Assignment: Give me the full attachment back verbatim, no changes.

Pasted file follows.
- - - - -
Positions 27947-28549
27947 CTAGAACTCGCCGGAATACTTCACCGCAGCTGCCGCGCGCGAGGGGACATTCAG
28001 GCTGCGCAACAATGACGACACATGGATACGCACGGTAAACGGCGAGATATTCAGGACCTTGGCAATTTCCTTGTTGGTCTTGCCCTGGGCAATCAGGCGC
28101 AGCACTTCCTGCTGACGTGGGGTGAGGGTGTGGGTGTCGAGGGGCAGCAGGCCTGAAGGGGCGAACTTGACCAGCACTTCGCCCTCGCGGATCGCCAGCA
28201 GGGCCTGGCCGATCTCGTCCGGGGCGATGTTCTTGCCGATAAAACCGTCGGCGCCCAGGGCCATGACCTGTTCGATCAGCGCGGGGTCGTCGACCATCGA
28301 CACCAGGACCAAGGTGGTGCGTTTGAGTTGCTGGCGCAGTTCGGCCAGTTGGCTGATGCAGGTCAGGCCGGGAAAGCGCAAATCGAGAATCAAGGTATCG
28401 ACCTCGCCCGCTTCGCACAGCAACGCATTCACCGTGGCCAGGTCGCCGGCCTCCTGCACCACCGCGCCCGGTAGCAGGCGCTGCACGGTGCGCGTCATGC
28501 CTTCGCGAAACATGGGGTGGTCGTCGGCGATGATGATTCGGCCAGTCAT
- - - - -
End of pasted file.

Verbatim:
Positions 27947-28549
27947 CTAGAACTCGCCGGAATACTTCACCGCAGCTGCCGCGCGCGAGGGGACATTCAG
28001 GCTGCGCAACAATGACGACACATGGATACGCACGGTAAACGGCGAGATATTCAGGACCTTGGCAATTTCCTTGTTGGTCTTGCCCTGGGCAATCAGGCGC
28101 AGCACTTCCTGCTGACGTGGGGTGAGGGTGTGGGTGTCGAGGGGCAGCAGGCCTGAAGGGGCGAACTTGACCAGCACTTCGCCCTCGCGGATCGCCAGCA
28201 GGGCCTGGCCGATCTCGTCCGGGGCGATGTTCTTGCCGATAAAACCGTCGGCGCCCAGGGCCATGACCTGTTCGATCAGCGCGGGGTCGTCGACCATCGA
28301 CACCAGGACCAAGGTGGTGCGTTTGAGTTGCTGGCGCAGTTCGGCCAGTTGGCTGATGCAGGTCAGGCCGGGAAAGCGCAAATCGAGAATCAAGGTATCG
28401 ACCTCGCCCGCTTCGCACAGCAACGCATTCACCGTGGCCAGGTCGCCGGCCTCCTGCACCACCGCGCCCGGTAGCAGGCGCTGCACGGTGCGCGTCATGC
28501 CTTCGCGAAACATGGGGTGGTCGTCGGCGATGATGATTCGGCCAGTCAT